When libraries implement this technology, are the users made aware of the implications to their personal privacy?  An information policy should explain how this technology affects users and whether their personal information is shared, how long it is stored, etc.  Strickland emphasizes the need for creating such a policy and states that a good policy focuses on “simplicity and effective communication to the concerned parties – the customer, the collecting entity, and the business partners” (p. 232).  He further argues that maintaining good privacy policy is both good policy and good business.  Librarians and information professionals have an obligation to ensure that such policy exists and remains intact.     

A Future

As public libraries evolve to keep pace with the advances in technology, it is essential that the information policies remain up to date to meet the needs of its users.  21st Century librarians face many challenges in this area.  Firstly, it is important for library professionals to ask how information will be stored, organized, and disseminated.  Additionally, they will need to address issues of privacy when handling individual information of their users.  Library professionals will likely need to collaborate with local, state, and even federal governments, as well as users and stakeholders in order to create an effective information policy for the storage.

Librarians will also continue to face questions of intellectual property, who creates information, and who has the right to access or distribute information.  Copyright is a confusing aspect of information policy.  Add to it the complexity of information created online in the form of blogs or other social media posts, and the information professional is left with a lot of uncertainty.  An information policy should, at the very least, attempt to address such questions.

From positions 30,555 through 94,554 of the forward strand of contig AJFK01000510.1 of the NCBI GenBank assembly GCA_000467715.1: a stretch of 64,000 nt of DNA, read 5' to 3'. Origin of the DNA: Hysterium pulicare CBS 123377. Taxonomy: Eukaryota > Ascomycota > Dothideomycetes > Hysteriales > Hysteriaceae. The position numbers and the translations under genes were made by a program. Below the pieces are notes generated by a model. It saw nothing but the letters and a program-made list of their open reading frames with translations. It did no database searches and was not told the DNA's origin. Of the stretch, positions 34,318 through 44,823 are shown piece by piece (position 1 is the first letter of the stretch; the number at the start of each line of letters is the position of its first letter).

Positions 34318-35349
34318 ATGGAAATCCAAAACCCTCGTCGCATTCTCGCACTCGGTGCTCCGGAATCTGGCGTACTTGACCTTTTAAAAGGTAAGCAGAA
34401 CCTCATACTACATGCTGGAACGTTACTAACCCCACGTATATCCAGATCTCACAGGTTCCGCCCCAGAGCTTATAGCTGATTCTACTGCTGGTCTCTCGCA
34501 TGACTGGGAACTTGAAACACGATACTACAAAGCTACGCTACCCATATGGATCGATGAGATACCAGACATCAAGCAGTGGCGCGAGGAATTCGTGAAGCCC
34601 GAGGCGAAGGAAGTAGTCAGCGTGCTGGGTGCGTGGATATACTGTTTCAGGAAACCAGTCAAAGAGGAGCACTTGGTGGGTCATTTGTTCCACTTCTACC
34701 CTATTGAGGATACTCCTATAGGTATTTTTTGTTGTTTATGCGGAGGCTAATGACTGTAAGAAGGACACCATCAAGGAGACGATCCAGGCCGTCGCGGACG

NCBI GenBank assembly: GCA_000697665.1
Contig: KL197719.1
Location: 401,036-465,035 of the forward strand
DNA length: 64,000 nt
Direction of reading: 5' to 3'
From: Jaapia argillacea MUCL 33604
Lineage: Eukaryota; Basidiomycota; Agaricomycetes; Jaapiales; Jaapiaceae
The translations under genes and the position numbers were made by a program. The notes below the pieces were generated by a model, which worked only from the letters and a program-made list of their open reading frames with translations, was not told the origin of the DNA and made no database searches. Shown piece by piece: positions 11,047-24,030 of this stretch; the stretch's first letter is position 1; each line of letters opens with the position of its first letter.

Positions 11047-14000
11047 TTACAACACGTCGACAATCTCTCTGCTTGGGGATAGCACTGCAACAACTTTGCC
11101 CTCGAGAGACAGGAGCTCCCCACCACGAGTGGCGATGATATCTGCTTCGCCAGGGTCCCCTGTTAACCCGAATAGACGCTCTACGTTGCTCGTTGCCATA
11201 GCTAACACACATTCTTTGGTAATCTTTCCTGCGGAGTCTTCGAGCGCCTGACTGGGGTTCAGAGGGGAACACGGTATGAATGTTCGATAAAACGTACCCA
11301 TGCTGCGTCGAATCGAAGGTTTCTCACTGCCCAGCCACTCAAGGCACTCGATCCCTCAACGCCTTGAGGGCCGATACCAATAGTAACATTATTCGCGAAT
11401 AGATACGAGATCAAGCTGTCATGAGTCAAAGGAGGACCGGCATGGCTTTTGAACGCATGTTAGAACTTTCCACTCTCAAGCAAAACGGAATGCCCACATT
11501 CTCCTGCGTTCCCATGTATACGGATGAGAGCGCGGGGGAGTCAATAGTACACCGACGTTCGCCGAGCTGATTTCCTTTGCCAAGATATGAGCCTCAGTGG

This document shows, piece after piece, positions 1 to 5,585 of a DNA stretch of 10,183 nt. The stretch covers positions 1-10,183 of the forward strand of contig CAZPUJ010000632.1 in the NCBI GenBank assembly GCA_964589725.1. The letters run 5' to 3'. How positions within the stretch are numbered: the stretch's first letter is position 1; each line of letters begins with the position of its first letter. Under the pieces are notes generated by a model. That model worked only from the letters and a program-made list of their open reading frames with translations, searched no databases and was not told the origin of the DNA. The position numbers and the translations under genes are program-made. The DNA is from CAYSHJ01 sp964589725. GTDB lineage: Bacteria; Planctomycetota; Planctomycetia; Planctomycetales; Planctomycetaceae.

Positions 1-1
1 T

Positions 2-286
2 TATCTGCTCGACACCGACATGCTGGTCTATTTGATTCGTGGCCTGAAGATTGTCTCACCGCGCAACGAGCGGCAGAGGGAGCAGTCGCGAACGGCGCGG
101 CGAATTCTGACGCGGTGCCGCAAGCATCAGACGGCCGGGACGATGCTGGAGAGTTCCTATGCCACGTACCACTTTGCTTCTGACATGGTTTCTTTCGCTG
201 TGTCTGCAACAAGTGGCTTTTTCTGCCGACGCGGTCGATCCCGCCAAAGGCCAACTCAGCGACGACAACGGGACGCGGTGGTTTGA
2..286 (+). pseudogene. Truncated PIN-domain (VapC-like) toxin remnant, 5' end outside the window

Finally, it will be important to understand the role of government in information policy.  How government will intervene with respect to access to information and the dissemination of information are essential questions to ask.  For instance, some information may lack authenticity and thus, its publication may cause further problems than if left unpublished.  It will also raise questions into who is responsible for keeping users’ individual information private – the organization or the government.

While all of the above are necessary questions to address in the near future, it is clear to see just how complex information policy is for all involved.  Collaboration between the many entities is key in creating an effective information policy.


Braman, S. (2007). Change of State: Information, Policy, and Power. First Monday, 12 (4), np. Retrieved from

Maxwell, T. A. (2003). Toward a model of information policy analysis: Speech as an illustrative example. First Monday, 8 (6), np.

Strickland, L. S., & Hunt, L. E. (2005). Technology, security, and individual privacy: New tools, new threats, and new public perceptions. Journal of the American Society for Information Science and Technology, 56(3), 221-234. Retrieved from